Universal Audio OX Review – Attentive Attenuation

The OX tames guitar amps and sends the signal through Universal Audio’s speaker cabinet, mic and effect models. Huw Price ventures post microphone… Price £1,170 Contact Universal Audio | 01330 8080136 OX key features: Reactive attenuator Separate line/headphone outputs Speaker, cabinet, microphone and effect modelling 3 x USB sockets RCA & optical SPDIF outputs 4/8/16 […]

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Universal Audio OX - Featured Image

The OX tames guitar amps and sends the signal through Universal Audio’s speaker cabinet, mic and effect models. Huw Price ventures post microphone…

Universal Audio OX - Product shot

Price £1,170
Contact Universal Audio | 01330 8080136

OX key features:

  • Reactive attenuator
  • Separate line/headphone outputs
  • Speaker, cabinet, microphone and effect modelling
  • 3 x USB sockets
  • RCA & optical SPDIF outputs
  • 4/8/16 Ohm impedance switching
  • 150W RMS maximum input power
  • From amplifier/to speaker connections
  • L/R line outputs
  • Macs & iPads only – no PC or Android support
  • Rig, room, speaker volume, line out, headphone

With roots stretching back to the 1950s, Universal Audio is unusual in that it is both equally respected for its heritage analogue equipment and cutting edge digital technology. Having traditionally focused on pro audio gear, the plug-in side of the company has been veering deeper into the electric guitar arena with acclaimed emulations of classic and modern amplifiers, cabinets and speakers.

These digital models are packaged with sophisticated microphone models that allow users to experience how iconic amps sound with industry standard dynamic, ribbon and condenser mics.

Described as an ‘Amp Top Box’, the Universal Audio OX combines much of UA’s guitar-related modelling DSP with a reactive attenuator. It’s housed in a substantial metal case with a front edge of solid maple, an amp style jewel light and five control knobs that are colour coded to correspond with the digital and analogue functions.

On the level

If you’re not a guitarist, perhaps you’re wondering what a reactive attenuator is. Sound engineers often experience looks of murderous contempt when asking guitarists to turn down to control excessive stage volume or minimise spill.

While guitarists who refuse to turn down may be regarded as unhelpful, they’re not necessarily being unreasonable. For them it’s a tone issue. Most use valve amplifiers and they sound best when they’re cranked up – at least to the point where the valves are compressing and distorting.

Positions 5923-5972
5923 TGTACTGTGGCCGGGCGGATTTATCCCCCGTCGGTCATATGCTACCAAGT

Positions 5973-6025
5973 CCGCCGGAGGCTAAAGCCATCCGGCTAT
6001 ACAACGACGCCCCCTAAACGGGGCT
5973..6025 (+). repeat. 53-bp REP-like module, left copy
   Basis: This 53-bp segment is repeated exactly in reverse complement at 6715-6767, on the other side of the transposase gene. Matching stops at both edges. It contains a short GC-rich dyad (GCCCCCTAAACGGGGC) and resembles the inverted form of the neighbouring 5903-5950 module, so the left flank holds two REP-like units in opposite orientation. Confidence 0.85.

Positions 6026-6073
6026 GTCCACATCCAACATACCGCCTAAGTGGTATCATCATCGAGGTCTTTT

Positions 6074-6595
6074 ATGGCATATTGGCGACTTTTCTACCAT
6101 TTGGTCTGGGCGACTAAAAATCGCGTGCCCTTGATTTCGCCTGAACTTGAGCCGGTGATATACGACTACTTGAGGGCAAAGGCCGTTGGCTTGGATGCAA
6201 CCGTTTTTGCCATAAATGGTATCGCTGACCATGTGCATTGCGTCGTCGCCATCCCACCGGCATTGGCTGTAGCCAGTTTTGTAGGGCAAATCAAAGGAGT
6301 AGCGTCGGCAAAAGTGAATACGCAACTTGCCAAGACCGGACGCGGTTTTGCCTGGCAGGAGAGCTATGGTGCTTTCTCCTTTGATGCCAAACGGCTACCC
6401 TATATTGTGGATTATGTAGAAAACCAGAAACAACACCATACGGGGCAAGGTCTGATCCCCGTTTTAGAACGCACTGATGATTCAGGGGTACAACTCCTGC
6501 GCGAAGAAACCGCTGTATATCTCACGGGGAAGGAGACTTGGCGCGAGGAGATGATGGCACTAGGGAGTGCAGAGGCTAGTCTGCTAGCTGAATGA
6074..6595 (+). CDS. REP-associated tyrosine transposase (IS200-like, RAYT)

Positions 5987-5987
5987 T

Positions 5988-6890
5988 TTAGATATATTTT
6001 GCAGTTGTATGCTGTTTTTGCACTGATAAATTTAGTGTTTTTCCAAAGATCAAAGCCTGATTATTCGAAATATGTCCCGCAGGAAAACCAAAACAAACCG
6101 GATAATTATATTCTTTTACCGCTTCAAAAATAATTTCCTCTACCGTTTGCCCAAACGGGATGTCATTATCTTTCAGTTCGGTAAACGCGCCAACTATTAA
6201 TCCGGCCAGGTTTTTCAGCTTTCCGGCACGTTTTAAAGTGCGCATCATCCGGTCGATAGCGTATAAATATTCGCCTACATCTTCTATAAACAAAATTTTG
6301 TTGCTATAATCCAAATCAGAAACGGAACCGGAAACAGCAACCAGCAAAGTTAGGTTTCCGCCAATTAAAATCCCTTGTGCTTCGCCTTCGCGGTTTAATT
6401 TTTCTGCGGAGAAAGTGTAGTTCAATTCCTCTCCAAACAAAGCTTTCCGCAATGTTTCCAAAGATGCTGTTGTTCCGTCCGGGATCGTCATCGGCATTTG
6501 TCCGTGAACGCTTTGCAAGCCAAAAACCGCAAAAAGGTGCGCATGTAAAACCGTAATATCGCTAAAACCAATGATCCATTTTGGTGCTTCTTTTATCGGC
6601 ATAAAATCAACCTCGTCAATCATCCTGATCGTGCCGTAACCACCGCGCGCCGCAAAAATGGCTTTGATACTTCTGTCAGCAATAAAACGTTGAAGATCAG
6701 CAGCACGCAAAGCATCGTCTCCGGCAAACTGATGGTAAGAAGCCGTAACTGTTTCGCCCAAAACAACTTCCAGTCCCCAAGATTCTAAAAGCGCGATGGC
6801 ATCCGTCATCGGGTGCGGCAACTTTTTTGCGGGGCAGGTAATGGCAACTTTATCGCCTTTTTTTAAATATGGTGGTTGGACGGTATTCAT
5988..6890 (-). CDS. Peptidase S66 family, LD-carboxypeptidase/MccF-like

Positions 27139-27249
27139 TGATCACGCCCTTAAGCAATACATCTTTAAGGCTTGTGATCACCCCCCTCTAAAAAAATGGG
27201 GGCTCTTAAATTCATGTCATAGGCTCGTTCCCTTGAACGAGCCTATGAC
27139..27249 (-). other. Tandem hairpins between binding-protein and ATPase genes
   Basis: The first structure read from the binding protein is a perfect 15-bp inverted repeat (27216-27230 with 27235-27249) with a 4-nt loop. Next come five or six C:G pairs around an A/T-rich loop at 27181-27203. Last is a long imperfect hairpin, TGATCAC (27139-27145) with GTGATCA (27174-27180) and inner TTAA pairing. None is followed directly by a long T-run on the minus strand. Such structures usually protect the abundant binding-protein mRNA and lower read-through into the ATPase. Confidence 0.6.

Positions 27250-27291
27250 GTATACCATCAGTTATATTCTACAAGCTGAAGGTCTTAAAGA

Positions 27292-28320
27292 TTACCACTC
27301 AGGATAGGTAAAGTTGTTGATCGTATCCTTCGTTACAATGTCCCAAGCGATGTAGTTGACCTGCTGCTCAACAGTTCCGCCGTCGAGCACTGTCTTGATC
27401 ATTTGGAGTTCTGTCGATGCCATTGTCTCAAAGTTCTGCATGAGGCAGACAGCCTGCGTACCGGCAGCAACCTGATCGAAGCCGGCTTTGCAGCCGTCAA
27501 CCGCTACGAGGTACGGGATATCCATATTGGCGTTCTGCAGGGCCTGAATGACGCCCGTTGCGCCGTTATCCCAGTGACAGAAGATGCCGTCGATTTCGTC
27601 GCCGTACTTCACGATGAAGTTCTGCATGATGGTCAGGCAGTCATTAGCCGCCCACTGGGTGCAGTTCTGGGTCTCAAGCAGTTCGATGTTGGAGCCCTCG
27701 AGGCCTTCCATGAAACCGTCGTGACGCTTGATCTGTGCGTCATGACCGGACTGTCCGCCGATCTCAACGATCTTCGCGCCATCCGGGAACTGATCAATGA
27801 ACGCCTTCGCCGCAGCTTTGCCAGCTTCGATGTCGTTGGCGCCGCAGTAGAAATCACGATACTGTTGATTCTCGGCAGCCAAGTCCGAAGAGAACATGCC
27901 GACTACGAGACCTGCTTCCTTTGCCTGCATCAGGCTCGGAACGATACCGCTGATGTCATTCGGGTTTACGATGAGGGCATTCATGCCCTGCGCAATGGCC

Universal Audio OX screenshot

Attenuators are used between an amplifier’s output and the speaker. This allows guitarists to set their controls however they like because the level is dropped once the signal has left the amplifier. In theory the guitarist’s tone remains intact, but the engineer no longer has to deal with crazy volume levels.

Various types of guitar attenuator exist, but reactive attenuators, like the OX, are popular because they attempt to retain the interactive relationship between an amplifier and a speaker – thus maintaining both the tone and the dynamic response.

So, the OX’s analogue side is solely concerned with attenuation and a single control provides six steps from full volume to silence. On the rear panel there’s an impedance selector offering 4, 8 and 16 Ohms for speaker matching and mono jack sockets to connect an amp and speaker.

Universal Audio usually packs its DSP into audio interfaces and satellite boxes, but here it’s all housed in the OX itself. There is no amplifier modelling because it’s designed to be used with actual amplifiers, so instead the OX processes raw amplifier output through speaker, cabinet and microphone models.

Universal Audio OX screenshot

The resulting line level signal exits via mono/stereo output jacks that operate independently from the attenuator. The rear panel also has SPDIF digital output on RCA and optical TOSLINK connectors and three USB sockets that are intended for system updates as they become available.

The OX ships with six factory installed speaker/cabinet presets that are selected using the rig control. Each combines with a different room ambience simulation that can be mixed with the dry rig tones using the room control. The mixed sound is routed through a line out control and also appears on the headphones socket.

For full access to the effects processing, range of options and creating user presets, the OX must be connected to a computer or tablet via Wi-Fi. At present this is an Apple only product and there are currently no plans for PC or Android support.